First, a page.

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TORONTO (GlobeinvestorGOLD)—Michael Sabia is remaking BCE Inc., returning the communications conglomerate to its roots as the classic Canadian blue chip. After several years of tumult, BCE is once more worthy of a cornerstone position in Canadians' portfolios, the type of holding that delivers reliable price gains and dividend income for years ahead.
"We believe BCE offers investors excellent long-term potential returns, approaching the 17 per cent compound average return it has achieved over the past 20 years," said John Henderson, a Scotia Capital Inc. analyst, in a recent 34-page report lauding the Montreal company.
"Clearly , this has not been the experience over the past three years; nor was it during the early 1990s [recession]," Mr. Henderson continued. "However, we believe the stock is well positioned to return to attractive levels of return for investors."
Don't get too excited. Seventeen per cent-which includes reinvested dividends and profit from the sale of Nortel Networks Corp.—is a reflection of the 1982-2000 bull market. Still, investors can confidently and conservatively define an "attractive" return at around 9 per cent annually.
That is, by Mr. Sabia's aim from last November, a couple of percentage points better than Canadian gross domestic product plus a dividend yield of around 4 per cent. Nine per cent looks just okay, sure, but when investing gurus such as Warren Buffett et al. say the broader stock market's going to return 5 to 7 per cent a year in the decade ahead, BCE sure looks blue.
There are several compelling reasons to take a position, some analysts and investors say, beginning with the company's dominant position in the Canadian telecommunications business, an unmatched portfolio of products and a management team steeling the company for a competitive onslaught.
Before moving further, however, a key disclosure: BCE controls Bell Globemedia, owner of The Globe and Mail, GlobeinvestorGOLD.com and Trade by Numbers.
In 2000, BCE's strategy veered off course, trying to generate double-digit growth while distracted by some boom-era beliefs that ultimately proved empty. BCE management was unimpressed with the potential of its key asset, Bell Canada, the country's largest telephone company. Looking elsewhere, it took full control of international phone company Teleglobe Inc. and bought television network CTV, eventually creating Bell Globemedia when it added The Globe and Mail newspaper and its affiliated websites.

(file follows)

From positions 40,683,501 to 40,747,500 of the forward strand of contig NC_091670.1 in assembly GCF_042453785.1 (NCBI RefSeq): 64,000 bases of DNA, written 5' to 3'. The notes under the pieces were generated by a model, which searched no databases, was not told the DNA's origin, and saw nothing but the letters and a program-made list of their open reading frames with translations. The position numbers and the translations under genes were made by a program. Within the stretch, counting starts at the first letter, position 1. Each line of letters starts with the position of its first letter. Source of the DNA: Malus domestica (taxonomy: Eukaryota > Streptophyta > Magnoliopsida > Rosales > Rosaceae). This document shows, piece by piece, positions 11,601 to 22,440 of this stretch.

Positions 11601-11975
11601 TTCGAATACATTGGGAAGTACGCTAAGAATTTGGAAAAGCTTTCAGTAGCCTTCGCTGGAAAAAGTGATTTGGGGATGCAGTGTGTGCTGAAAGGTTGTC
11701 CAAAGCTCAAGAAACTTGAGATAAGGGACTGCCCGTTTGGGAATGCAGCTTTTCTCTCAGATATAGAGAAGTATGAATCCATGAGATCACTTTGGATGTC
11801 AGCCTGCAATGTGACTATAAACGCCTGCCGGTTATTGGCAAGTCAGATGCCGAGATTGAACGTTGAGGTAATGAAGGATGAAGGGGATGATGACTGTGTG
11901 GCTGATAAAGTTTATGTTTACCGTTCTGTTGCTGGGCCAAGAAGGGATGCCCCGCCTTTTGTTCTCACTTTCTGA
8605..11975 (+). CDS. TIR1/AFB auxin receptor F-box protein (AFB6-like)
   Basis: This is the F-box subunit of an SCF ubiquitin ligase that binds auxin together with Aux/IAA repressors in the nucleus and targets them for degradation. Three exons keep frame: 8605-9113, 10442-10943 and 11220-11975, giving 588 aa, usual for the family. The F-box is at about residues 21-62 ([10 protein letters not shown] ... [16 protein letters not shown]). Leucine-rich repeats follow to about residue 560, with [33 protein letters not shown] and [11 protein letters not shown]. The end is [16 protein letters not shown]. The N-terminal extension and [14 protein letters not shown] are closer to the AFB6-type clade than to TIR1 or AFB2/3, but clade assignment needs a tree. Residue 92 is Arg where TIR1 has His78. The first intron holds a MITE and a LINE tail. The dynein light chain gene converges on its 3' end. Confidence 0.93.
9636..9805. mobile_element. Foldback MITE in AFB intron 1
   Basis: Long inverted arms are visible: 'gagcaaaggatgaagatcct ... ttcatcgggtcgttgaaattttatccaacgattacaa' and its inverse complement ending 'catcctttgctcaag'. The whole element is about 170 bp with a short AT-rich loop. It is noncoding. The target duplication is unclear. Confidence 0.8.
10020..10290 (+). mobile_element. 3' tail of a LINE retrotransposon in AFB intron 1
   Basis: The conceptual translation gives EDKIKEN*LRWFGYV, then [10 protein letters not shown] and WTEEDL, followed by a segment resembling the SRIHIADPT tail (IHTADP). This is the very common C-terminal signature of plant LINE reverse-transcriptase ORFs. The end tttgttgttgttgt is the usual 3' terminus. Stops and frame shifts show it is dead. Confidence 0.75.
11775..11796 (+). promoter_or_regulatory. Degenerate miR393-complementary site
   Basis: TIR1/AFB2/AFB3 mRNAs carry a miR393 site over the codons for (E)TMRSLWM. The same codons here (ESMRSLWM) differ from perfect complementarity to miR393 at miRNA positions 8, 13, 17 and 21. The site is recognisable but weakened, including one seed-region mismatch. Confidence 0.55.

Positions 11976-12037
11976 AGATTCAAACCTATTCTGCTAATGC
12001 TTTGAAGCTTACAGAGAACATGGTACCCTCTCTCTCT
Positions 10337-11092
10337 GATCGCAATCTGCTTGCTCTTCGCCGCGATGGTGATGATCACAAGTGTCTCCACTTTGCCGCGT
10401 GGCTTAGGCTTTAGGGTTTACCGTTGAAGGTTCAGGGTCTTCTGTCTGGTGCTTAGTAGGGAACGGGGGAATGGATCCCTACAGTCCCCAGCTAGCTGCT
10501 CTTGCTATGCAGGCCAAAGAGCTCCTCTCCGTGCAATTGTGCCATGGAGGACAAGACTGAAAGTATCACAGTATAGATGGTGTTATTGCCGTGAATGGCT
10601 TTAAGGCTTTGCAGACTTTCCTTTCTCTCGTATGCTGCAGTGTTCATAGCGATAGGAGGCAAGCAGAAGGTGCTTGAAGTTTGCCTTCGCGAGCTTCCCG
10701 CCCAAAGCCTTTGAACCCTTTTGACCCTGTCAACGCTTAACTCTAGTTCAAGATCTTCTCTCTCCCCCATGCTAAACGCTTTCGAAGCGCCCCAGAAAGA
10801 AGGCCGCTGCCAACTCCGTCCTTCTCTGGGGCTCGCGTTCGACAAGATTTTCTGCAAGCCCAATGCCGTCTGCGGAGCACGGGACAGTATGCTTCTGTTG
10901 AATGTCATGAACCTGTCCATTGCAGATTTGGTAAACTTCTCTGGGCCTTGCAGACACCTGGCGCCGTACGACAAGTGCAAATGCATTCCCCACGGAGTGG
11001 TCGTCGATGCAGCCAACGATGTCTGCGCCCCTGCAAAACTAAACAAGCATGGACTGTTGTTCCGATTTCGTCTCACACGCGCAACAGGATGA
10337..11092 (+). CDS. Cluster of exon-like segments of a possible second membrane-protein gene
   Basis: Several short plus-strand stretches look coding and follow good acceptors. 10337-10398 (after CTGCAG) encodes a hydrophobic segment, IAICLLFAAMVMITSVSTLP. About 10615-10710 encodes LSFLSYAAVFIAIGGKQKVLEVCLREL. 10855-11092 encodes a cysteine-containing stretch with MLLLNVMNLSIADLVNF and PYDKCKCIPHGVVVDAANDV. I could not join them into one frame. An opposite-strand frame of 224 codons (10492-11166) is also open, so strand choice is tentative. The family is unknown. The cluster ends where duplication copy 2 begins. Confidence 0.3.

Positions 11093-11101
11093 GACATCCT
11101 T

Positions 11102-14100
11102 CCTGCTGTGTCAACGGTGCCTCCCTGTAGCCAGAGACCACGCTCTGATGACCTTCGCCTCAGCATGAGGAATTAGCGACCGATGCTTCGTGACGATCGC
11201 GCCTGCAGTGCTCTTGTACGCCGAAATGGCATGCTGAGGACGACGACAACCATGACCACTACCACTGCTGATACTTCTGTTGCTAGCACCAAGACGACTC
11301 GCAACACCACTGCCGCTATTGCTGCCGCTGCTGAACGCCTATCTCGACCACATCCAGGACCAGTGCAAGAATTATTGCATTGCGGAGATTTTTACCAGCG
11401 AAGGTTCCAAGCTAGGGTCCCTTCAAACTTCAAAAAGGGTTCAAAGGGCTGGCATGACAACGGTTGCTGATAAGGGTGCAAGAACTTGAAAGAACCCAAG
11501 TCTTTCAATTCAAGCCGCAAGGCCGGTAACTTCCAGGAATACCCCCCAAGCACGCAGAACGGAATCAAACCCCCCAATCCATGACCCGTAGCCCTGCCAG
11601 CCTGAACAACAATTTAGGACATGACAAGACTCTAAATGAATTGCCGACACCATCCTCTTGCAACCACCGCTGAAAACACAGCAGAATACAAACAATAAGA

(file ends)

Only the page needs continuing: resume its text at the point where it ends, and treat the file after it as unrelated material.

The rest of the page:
The strategy was one of convergence: melding Internet services and content. The deals cost more than $10-billion.
Teleglobe, however, went bankrupt, prompting the resignation of former BCE head Jean Monty in April, 2002. Mr. Sabia took over and immediately reversed BCE's direction. While Bell Globemedia remains a part of the company, it is not considered core and many observers reckon it will be sold when the price is right.
Boring old Ma Bell was, and remains, Mr. Sabia's focus.
But he first had to deal with the $6.3-billion buyback of the 20 per cent of Bell Canada that BCE sold in 1999. Raising the cash dominated last year's focus but BCE pulled it off, completing some of the largest equity and debt deals in Canadian history, a significant vote of confidence from investors in Mr. Sabia's.
Bell Canada, a decade after it faced the first blast of unfettered competition, still looked very much like a lumbering monopoly when Mr. Sabia turned his attention to the real matter at hand. The seasoned executive and former top-ranking government official helped remake Canadian National Railway Co. in the 1990s and set out to reinvent Bell.
It's easy to pick at the problems. Local access sales-your basic telephone connection-has been declining. The situation isn't as bad as that facing phone companies in the United States but is disturbing enough. Revenue from long-distance, another one-time cash cow, is also sliding badly.